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The size of seagulls can vary from 11 to 31 inches in length, and researchers say there are over 50 species of them around the world.

They're the most familiar birds of the seashore, and if you come down to the Keys and are at a beach area for any length of time, usually one of these marvelous flying machines will swoop down from the sky to see if you have anything to share with them.

Some large gulls have a wingspread of six feet, with bodies about two feet in length. Any seagull, large or small, can navigate beach terrain well with its webbed feet—and capture needed morsels with its slightly-hooked beak. In their first four years of life many gull species have a complete molt every year, and some twice a year. Those molts can so change their appearance that novice birders sometimes think they have discovered a new species—but it's just a juvenile gull on its way to adulthood.

An adult Herring gull has a red spot on its beak. Next time you see one you can know it's not by accident! When their babies hatch and are hungry those juveniles don't yell for food, they use their own beaks to knock for food! That's right—they indicate hunger by knocking on the parent's red spot. With that signal, the parent knows its child is hungry, and disgorges food into the young gull's mouth. Who "told" baby gull to knock for food? The Creator did, by programming him that way. Talk about an Intelligent Programmer!

Ring-billed gulls, when just hatched, often walk out of their cup-like nest when they're only a day old! (The nest is often simply a depression lined with twigs located on the ground, perhaps among grass or seaweed.) Not by accident those wise parent birds build their nests in colonies, and while the female (who looks just like the male only slightly smaller) is on guard duty to defend her adventurous chicks, the males go searching for food or assume the protective role defending the actual nest and surrounding area.

Notice what the Creator (Divine Programmer) did for the Ring-billed gull: Two-day-old babies have been tested with magnetic bearings and found to have a preference for heading in the direction of the yearly fall migration. That's not by accident at two days of age! When ready to breed, these birds return to within a few feet of the spot where they hatched, then nest where they themselves began life—repeating the journey each year. But there is another unique aspect in Ring-billed gulls that is puzzling at first glance. Why would an adult male, whose job description is to protect his offspring and search for food—instead join a mob of other males who appear determined to make trouble and even risk their lives with their aggressiveness. Yet that is exactly what happens, and not by accident! These gulls, who live in colonies, are watching for danger to their offspring. They have communication signals among themselves and when a possible predator is spotted coming toward their area from some distance away, males will band together and go straight forward to attack or circle the intruder, squawking loudly and/or defecate on the enemy. The predator may be far larger than any one of these gulls, yet the very size and intensity of the "mob" confuses their enemy. If it is indeed a predator, instead of concentrating on locating a meal for himself, of necessity he has to dodge the mass of creatures putting their lives at risk by coming straight at him. The attacker will usually turn away. The gulls continue the chase until their enemy is no longer a threat. Meanwhile their offspring go about their lives oblivious to danger. (Reminds us of the way our Savior arranged protection and life-saving action for us—not only risking His life like the seagulls for their babies, but giving His life so we can live eternally! And we—oblivious as they—go on about our daily lives!)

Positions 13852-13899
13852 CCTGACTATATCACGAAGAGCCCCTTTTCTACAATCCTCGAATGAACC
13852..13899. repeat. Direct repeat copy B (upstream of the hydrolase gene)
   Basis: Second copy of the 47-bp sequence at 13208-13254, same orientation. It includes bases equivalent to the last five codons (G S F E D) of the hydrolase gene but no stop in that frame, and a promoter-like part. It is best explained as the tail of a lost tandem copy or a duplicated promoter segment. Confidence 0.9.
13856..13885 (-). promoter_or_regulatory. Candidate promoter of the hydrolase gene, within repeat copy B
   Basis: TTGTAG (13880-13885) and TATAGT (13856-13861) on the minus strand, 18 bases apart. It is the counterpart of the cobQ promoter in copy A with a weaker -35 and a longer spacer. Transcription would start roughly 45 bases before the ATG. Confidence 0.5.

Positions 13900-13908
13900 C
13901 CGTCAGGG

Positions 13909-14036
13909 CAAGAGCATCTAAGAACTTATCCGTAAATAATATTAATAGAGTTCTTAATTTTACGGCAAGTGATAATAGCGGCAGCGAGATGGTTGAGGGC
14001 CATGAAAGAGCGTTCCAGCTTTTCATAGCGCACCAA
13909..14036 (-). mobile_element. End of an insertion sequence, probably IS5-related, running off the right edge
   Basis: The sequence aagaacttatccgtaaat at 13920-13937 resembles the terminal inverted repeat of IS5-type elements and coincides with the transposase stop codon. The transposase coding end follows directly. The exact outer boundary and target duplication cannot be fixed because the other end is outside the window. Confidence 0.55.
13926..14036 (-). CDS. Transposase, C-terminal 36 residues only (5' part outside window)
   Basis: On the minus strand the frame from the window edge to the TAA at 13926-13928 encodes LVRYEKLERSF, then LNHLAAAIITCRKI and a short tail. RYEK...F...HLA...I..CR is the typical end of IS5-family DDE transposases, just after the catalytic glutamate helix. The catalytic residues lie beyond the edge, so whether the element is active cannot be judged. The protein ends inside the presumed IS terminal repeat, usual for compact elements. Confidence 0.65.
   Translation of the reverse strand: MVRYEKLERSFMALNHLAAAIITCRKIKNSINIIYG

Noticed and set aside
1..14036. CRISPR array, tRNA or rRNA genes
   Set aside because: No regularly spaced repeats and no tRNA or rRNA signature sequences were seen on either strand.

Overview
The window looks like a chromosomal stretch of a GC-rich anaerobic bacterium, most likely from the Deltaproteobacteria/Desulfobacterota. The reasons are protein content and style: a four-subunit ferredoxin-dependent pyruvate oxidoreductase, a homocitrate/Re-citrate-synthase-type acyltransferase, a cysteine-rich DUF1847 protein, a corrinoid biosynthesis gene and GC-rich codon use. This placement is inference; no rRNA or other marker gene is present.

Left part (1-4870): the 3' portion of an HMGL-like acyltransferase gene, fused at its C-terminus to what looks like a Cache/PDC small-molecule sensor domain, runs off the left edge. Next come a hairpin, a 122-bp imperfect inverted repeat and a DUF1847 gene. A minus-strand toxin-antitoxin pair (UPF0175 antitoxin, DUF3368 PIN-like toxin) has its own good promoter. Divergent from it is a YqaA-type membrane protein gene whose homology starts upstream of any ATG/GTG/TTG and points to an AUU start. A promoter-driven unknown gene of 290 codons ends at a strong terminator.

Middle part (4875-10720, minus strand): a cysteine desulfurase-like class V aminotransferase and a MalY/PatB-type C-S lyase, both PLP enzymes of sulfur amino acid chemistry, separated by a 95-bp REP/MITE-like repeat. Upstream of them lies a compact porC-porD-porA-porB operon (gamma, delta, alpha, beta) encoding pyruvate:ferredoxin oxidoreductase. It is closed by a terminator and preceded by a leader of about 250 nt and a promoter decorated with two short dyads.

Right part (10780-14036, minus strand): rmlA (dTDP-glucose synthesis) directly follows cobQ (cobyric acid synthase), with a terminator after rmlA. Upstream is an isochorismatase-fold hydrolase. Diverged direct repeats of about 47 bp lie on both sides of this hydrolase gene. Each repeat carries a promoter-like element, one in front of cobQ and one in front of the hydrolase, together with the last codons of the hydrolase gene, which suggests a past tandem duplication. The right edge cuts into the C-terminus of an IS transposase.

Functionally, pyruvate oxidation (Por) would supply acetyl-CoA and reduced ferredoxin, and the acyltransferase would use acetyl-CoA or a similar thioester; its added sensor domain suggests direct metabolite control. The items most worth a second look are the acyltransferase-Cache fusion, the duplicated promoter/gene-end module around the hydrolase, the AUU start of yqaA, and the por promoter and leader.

"NOT BY ACCIDENT 2" (c) Juanita Kretschmar is used by permission and was first published in the book "Not By Accident 2" pages 36-37

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